Event-based video recording
We’re retiring the Azure Video Analyzer preview service, you're advised to transition your applications off of Video Analyzer by 01 December 2022.
Azure Video Analyzer for Media is not affected by this retirement. It is now rebranded to Azure Video Indexer. Click here to read more.
Action Required: To minimize disruption to your workloads, transition your application from Video Analyzer per suggestions described in this guide before December 01, 2022. After December 1, 2022 your Azure Video Analyzer account will no longer function. Starting May 2, 2022 you will not be able to create new Video Analyzer accounts.
Event-based video recording (EVR) refers to the process of recording video triggered by an event. The event in question could originate due to processing of the video signal itself (for example, when motion is detected) or could be from an independent source (for example, a door sensor signals that the door has been opened). A few use cases related to EVR are described in this article.
The timestamps for the recordings are stored in UTC. Recorded video can be played back using the streaming capabilities of Video Analyzer. See Recorded and live videos for more details.
You can use Video Analyzer to perform EVR in two ways:
- Record the input from a given RTSP-capable IP camera to a given video resource in the cloud, where each new event would append to the recording available in that video resource.
- Record to separate MP4 files to the local storage of the IoT Edge device - each event would result in a new MP4 file.
A few use cases related to event-based video recording are described in this article.
Video recording triggered by motion detection
In this use case, you can record video clips only when there is motion detected in the video and be alerted when such a video clip is generated. This could be relevant in commercial security scenarios involving protection of critical infrastructure. EVR would help you lower storage costs.
The diagram below shows a graphical representation of a pipeline that addresses this use case. The JSON representation of the pipeline topology of such a pipeline can be found here.
In the diagram, the RTSP source node captures the live video feed from the camera and delivers it to a motion detection processor node. Upon detecting motion in the live video, the motion detection processor node generates events, which goes to the signal gate processor node as well as to the IoT Hub message sink node. The latter node sends the events to the IoT Edge Hub, from where they can be routed to other destinations to trigger alerts.
Events from the motion detector node also trigger the signal gate processor node, opening it, and letting the live video feed from the RTSP source node flow through to the video sink node. In the absence of subsequent such motion detection events the gate will close after a configured amount of time. This determines the duration of the recorded video that is appended to the video resource.
Video recording based on events from other sources
In this use case, signals from another IoT sensor can be used to trigger recording of video. The diagram below shows a graphical representation of a pipeline that addresses this use case. The JSON representation of the pipeline topology of such a pipeline can be found here.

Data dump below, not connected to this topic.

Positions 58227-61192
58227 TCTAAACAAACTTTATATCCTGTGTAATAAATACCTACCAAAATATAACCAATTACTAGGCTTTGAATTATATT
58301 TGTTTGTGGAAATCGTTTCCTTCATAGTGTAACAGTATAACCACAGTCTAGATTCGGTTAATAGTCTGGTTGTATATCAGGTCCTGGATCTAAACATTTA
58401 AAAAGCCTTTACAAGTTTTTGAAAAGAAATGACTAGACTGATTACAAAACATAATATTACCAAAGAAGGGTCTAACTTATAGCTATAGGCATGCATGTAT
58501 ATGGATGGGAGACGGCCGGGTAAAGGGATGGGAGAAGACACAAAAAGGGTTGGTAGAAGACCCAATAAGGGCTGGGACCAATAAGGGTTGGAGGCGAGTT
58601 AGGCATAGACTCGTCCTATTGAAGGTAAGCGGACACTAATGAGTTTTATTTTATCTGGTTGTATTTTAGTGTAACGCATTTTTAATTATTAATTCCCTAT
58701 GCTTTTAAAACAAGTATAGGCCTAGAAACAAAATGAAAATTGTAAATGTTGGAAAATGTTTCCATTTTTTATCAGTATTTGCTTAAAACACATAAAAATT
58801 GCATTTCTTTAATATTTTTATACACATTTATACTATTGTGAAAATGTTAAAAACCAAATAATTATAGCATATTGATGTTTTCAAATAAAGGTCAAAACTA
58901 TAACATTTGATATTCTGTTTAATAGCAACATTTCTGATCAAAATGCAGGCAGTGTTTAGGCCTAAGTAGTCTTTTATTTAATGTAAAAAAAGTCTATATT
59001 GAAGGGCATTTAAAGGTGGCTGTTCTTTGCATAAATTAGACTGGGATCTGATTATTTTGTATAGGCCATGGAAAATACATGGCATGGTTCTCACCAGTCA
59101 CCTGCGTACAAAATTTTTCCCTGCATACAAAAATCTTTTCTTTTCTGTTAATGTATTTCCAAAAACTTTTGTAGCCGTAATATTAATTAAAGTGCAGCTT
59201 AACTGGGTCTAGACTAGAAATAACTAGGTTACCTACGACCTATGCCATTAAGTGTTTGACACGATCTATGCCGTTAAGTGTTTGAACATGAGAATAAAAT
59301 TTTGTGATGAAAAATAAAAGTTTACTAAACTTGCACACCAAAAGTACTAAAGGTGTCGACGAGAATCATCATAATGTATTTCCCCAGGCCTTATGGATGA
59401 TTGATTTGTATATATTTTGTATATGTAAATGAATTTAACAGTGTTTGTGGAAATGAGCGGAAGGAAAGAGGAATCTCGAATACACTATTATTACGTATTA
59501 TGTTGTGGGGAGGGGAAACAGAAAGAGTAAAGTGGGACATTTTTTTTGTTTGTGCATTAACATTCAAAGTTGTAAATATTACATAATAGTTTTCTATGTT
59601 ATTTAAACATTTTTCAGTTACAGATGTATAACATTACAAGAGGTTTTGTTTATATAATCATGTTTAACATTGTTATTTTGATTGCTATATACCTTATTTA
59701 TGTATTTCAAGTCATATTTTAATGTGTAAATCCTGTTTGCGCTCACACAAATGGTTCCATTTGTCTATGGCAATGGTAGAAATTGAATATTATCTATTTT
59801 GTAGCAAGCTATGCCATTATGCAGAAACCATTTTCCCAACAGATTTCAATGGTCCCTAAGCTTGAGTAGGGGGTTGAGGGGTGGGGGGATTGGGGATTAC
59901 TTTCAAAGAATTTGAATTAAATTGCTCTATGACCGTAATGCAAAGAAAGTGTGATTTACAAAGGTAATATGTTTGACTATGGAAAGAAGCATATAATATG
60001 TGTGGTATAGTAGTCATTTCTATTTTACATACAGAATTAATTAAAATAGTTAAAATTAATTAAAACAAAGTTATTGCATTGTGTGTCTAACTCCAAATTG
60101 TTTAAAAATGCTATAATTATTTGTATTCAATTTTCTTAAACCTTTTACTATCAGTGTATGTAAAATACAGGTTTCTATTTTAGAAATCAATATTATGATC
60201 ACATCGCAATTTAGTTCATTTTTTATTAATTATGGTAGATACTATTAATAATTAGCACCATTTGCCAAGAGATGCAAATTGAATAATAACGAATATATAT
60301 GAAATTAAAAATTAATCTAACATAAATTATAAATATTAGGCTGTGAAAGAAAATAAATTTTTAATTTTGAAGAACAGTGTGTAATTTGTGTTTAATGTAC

In the diagram, the external sensor sends events to the IoT Edge Hub. The events are then routed to the signal gate processor node via the IoT Hub message source node. The behavior of the signal gate processor node is the same as with the previous use case - when triggered by an event, it will open and let the live video feed flow through from the RTSP source node to the file sink node. A new MP4 file is written to the local storage of the IoT Edge device each time the gate opens.
Video recording based on an external inferencing module
In this use case, you can record video based on a signal from an external logic system. An example of such a use case could be recording video to the cloud only when a truck is detected in the video feed of traffic on a highway. The diagram below shows a graphical representation of a pipeline that addresses this use case. The JSON representation of the pipeline topology of such a pipeline can be found here.
In the diagram, the RTSP source node captures the live video feed from the camera and delivers it to two branches: one has a signal gate processor node, and the other uses an HTTP extension node to send data to an external logic module. The HTTP extension node allows the pipeline to send image frames (in JPEG, BMP, or PNG formats) to an external inference service over REST. This signal path can typically only support low frame rates (<5fps). You can use the HTTP extension processor node to lower the frame rate of the video going to the external inferencing module.
The results from the external inference service are retrieved by the HTTP extension node, and relayed to the IoT Edge hub via IoT Hub message sink node, where they can be further processed by the external logic module. If the inference service is capable of detecting vehicles, for example, the logic module could look for a specific vehicle such as a truck. When the logic module detects the object of interest, it can trigger the signal gate processor node by sending an event via the IoT Edge Hub to the IoT Hub message source node in the pipeline. The output from the signal gate is shown to go to a video sink node. Each time a truck is detected, video is recorded to the cloud (appended to the video resource).
An enhancement to this example is to use a motion detector processor ahead of the HTTP extension processor node. This will reduce the load on the inference service, such as during night time when there may be long periods of time when there are no vehicles on the highway.
See the note on resilient recording which also applies to EVR.
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